Flippin’ Awesome Coaching with Amy:
A blog for gymnasts
Obliterate mental blocks & increase confidence exponentially.
“Talk to yourself like you would to someone you love.” -Brene Brown
Most competitive athletes have a certain level of confidence. However, as the competitive levels increase in difficulty, your need to control your thoughts also increases.
Your thoughts directly influence your level of confidence. Every aspect of sports psychology comes down to the ability of an athlete to have confidence in themselves.
It’s all about increasing your confidence! Confidence is trust in oneself and one’s abilities, whether you are in an individual sport or a team sport.
Do you believe you will achieve your goals? Do you believe your team will achieve their goals? Do your teammates want to perform their best as sincerely as you do?
Understand that, “What you tell yourself is ten times more powerful than what anybody else tells you.” It doesn’t matter what your coach says, or a sports psychologist, or a best friend.
If you tell yourself you will achieve a certain level of success, then your brain will believe you and you will look for opportunities and put in the work to make that happen.
When desiring a certain outcome in sports, if you were to take two clones–meaning they both had the same capabilities, physical structure, coaching, equal opportunities, and the only difference is that one clone consistently did mental training, then my question to you is, Which clone would be more successful?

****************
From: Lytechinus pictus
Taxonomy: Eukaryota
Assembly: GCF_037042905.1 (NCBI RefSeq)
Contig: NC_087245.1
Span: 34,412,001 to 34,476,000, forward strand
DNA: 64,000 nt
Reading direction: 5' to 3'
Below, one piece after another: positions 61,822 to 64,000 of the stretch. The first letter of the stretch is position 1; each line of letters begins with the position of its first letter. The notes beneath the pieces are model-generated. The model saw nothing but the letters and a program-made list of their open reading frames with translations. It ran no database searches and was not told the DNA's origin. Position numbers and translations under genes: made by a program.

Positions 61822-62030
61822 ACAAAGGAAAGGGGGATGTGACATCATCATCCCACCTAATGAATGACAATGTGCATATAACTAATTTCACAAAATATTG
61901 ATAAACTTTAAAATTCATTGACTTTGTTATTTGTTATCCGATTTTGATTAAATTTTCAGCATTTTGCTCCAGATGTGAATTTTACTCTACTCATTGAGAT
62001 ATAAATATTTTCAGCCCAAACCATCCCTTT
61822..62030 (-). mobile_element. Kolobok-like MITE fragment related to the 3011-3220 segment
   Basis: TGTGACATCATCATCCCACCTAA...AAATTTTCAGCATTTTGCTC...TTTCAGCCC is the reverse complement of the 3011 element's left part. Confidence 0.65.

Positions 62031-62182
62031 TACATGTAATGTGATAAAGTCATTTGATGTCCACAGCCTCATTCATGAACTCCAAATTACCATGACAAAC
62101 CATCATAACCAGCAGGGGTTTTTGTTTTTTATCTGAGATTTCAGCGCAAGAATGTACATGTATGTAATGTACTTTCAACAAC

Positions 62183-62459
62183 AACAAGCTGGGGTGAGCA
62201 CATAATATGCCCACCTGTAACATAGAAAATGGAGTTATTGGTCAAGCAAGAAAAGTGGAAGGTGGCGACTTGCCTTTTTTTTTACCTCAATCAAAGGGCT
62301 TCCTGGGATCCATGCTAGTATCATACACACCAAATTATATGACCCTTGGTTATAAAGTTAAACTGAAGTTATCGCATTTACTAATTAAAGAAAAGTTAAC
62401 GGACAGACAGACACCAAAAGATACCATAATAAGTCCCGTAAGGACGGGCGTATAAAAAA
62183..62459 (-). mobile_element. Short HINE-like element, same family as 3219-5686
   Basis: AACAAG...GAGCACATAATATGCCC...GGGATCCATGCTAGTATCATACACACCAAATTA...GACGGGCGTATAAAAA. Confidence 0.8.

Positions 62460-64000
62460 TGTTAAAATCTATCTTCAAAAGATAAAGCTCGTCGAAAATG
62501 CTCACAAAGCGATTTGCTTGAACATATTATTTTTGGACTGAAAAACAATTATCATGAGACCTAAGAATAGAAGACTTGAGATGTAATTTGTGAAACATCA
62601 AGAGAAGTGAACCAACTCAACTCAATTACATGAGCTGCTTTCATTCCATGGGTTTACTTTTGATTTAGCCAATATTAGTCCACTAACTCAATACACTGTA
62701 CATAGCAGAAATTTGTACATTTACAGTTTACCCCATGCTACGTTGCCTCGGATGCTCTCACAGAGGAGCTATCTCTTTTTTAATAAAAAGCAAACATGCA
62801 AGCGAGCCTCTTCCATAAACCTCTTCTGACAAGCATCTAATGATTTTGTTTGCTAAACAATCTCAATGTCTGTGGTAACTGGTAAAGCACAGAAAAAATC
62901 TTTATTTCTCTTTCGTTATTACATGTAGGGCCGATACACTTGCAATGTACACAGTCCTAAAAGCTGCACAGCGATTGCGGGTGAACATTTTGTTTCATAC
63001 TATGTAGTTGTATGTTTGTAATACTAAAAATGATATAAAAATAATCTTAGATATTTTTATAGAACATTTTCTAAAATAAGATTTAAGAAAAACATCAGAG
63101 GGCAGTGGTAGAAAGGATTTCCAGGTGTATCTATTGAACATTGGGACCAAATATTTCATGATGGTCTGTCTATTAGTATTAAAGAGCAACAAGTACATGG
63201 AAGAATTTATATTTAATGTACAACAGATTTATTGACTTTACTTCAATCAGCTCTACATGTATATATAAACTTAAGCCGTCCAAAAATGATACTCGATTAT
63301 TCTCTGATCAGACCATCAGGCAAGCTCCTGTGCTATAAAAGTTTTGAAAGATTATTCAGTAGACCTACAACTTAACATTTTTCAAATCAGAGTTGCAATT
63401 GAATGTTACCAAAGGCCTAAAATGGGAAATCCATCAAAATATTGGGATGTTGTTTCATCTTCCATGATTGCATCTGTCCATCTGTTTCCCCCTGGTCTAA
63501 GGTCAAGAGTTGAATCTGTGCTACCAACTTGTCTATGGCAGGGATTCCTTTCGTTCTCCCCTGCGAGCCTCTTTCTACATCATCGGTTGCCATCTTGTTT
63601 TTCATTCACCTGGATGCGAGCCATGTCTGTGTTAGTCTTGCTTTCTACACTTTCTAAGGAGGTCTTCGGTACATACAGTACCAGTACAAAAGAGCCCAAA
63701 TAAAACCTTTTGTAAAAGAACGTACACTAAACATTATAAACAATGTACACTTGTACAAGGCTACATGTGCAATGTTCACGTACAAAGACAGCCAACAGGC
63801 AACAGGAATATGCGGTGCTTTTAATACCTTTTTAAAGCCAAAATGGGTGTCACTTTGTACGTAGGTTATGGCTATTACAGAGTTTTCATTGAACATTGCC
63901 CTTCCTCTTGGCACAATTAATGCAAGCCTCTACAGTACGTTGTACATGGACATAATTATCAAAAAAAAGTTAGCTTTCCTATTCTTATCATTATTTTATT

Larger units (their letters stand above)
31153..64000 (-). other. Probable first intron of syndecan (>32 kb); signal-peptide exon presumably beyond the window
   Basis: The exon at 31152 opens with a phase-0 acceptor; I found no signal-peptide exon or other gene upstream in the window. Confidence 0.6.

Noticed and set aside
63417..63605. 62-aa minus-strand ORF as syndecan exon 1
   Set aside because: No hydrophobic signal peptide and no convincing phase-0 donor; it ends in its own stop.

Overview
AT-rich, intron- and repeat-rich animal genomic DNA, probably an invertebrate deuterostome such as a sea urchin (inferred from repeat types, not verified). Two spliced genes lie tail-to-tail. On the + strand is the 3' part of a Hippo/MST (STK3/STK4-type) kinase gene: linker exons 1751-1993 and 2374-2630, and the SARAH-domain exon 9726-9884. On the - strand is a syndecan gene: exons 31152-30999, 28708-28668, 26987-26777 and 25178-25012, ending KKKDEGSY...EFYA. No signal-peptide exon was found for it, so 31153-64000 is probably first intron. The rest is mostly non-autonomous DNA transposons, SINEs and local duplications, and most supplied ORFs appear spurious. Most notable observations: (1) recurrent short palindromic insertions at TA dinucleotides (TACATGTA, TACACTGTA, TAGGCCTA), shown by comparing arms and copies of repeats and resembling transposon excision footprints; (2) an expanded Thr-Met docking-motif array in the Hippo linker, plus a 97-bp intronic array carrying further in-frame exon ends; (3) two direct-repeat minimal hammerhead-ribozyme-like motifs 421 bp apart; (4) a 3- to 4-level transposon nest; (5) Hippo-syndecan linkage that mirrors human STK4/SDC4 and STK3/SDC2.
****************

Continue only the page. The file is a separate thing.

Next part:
This is a rhetorical question. The mentally trained clone would outperform the other clone consistently. Why?
Because being able to manage your thoughts creates a reality that is always a success. This does not mean a mentally trained athlete wins every time.
This means that win or fail, every opportunity is seen as a success in the sense that the athlete performed better than he/she did in the past, or is looking forward to learning from what they did not do well. Managing your mind allows you to fail and see it as an opportunity for growth.
There is no failure unless you choose to see it as such. Mental toughness comes from learning from mistakes and getting back up again, to work smarter, and to build up yourself in every aspect so you can perform at your peak level.
Here are 3 things you can do immediately to increase your confidence as an athlete:
“Change your thoughts, change your world”
-Norman Vincent Peale